Malve von Hassell is a freelance writer, researcher, and translator. She holds a Ph.D. in anthropology from the New School for Social Research. Working as an independent scholar, she published The Struggle for Eden: Community Gardens in New York City (Bergin & Garvey 2002) and Homesteading in New York City 1978-1993: The Divided Heart of Loisaida (Bergin & Garvey 1996). She has also edited her grandfather Ulrich von Hassell's memoirs written in prison in 1944, Der Kreis schließt sich - Aufzeichnungen aus der Haft 1944 (Propylaen Verlag 1994). She has taught at Queens College, Baruch College, Pace University, and Suffolk County Community College, while continuing her work as a translator and writer. She has published two children’s picture books, Tooth Fairy (Amazon KDP 2012/2020), and Turtle Crossing (Amazon KDP 2021), and her translation and annotation of a German children’s classic by Tamara Ramsay, Rennefarre: Dott’s Wonderful Travels and Adventures (Two Harbors Press, 2012). The Falconer’s Apprentice (namelos, 2015) was her first historical fiction novel for young adults. She has published Alina: A Song for the Telling (BHC Press, 2020), set in Jerusalem in the time of the crusades, and The Amber Crane (Odyssey Books, 2021), set in Germany in 1645 and 1945, as well as a biographical work about a woman coming of age in Nazi Germany, Tapestry of My Mother’s Life: Stories, Fragments, and Silences (Next Chapter Publishing, 2021), and is working on a historical fiction trilogy featuring Adela of Normandy.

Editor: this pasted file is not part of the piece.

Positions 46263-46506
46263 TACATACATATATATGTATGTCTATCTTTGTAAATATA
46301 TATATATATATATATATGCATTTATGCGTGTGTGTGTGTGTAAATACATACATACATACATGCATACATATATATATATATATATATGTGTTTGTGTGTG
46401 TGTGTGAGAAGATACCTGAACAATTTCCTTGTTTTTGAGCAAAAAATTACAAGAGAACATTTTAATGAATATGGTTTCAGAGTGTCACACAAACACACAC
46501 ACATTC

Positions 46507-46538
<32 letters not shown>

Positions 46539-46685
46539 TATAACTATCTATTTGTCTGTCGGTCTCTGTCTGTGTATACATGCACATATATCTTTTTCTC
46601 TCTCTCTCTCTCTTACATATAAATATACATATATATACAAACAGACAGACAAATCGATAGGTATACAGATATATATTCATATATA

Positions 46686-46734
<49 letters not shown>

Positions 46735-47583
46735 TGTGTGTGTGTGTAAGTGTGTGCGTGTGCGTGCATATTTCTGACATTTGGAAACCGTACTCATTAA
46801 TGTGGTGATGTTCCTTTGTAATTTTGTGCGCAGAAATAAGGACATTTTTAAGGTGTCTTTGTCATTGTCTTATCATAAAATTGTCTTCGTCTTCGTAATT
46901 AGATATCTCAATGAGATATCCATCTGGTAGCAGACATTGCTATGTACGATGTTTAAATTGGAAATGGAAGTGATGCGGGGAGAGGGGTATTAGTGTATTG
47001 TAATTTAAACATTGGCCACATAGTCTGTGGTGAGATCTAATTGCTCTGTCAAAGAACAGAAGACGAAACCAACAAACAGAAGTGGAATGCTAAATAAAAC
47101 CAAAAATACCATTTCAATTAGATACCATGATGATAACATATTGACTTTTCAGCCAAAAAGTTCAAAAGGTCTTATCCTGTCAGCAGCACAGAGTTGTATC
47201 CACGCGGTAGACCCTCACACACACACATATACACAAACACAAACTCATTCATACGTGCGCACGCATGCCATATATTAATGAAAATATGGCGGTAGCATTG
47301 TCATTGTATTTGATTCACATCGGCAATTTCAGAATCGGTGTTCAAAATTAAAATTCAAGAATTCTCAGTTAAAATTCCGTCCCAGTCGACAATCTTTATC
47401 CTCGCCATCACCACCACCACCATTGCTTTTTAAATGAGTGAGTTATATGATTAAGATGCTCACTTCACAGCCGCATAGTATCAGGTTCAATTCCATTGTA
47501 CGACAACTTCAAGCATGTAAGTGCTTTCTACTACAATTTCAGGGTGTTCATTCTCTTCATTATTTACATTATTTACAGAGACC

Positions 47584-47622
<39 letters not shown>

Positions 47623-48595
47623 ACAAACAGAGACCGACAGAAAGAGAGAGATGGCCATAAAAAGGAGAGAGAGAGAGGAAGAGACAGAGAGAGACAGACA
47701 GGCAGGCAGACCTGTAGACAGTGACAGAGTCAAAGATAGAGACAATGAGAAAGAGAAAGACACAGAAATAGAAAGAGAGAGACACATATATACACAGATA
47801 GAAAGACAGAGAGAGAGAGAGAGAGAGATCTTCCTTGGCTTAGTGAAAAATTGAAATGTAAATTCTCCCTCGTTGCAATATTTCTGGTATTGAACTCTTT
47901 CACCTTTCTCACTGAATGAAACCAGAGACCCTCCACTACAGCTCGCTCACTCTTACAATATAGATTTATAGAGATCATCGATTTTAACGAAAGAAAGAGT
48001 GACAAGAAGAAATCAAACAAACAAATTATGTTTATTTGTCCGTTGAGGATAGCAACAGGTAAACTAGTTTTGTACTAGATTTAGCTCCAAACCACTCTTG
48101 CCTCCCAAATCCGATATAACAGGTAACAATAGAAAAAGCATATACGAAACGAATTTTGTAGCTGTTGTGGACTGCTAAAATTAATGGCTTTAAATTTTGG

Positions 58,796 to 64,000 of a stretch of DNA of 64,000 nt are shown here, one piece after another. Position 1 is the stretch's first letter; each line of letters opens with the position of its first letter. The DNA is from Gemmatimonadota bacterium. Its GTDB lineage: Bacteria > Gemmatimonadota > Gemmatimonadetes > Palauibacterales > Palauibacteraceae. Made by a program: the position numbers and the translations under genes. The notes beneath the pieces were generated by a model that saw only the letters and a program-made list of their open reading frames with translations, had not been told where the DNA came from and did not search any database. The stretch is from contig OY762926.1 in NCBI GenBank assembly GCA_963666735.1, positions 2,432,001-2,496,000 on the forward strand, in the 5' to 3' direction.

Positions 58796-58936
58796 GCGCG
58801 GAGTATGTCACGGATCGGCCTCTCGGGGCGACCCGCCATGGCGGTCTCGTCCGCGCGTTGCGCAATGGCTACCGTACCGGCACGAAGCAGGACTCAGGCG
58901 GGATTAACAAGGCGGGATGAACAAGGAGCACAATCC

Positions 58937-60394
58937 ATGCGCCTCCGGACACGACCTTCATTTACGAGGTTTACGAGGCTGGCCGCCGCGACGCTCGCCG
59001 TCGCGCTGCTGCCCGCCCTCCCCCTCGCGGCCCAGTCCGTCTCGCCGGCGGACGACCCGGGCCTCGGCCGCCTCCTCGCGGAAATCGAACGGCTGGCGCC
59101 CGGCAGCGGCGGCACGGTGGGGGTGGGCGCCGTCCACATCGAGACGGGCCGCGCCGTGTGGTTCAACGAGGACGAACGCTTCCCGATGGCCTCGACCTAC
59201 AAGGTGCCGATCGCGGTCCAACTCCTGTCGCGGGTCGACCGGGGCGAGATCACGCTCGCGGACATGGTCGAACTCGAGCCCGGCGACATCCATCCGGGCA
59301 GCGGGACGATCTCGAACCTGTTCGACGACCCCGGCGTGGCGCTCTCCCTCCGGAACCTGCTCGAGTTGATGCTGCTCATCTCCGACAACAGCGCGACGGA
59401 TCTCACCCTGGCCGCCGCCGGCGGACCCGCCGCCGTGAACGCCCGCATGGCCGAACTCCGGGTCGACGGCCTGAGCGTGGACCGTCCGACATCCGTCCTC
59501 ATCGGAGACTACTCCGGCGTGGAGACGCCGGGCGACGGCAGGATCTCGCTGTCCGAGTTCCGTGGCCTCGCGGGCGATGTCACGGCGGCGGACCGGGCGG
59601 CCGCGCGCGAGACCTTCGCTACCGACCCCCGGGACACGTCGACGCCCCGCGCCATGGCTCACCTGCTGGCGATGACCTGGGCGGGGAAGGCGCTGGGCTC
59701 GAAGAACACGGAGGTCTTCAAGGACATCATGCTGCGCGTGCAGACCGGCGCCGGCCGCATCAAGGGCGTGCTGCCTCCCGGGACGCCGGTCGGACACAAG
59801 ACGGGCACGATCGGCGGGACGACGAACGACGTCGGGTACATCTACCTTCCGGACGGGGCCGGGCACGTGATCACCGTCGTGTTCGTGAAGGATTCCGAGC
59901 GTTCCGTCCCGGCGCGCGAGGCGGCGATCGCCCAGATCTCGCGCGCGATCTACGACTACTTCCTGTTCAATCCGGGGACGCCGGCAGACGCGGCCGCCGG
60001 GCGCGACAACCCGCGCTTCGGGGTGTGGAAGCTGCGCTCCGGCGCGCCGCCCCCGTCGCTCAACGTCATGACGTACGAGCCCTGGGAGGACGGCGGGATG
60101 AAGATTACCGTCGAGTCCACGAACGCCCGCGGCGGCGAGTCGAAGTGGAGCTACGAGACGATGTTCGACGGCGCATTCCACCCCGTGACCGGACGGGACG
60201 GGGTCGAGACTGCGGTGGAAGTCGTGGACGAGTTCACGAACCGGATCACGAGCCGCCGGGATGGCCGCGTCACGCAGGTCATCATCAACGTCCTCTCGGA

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First and foremost, a biographical account of a woman coming of age in Germany in the 1930s, this book was inspired by letters as well as stories told to her children. CHRISTA VON HASSELL’s story spans the 1920s to 2009; born in Farther Pomerania in 1923, she attended university and married during World War II. Her father and her only brother died at the front in 1943, and her first husband died in a prisoner-of-war camp in the Soviet Union. Her maternal relatives, along with millions of other Germans, evacuated from Pomerania at the end of World War II, and Christa’s childhood home was to become a part of Poland. At the end of the war, she lived for three years under Soviet occupation. She eventually made her way to the west where she remarried. She spent many years of her married life abroad, finally retiring and living in America until her death.
The retelling of Christa’s life is focuses on the role of memory and its impact on subsequent generations, seeking to shed light on the process whereby children learn about their parents’ lives during extraordinary times. For the second generation of people who have lived through the Nazi era and World War II, there are profound challenges in coming to terms with the fragmented stories handed down and the veil of silence that hovers over many aspects.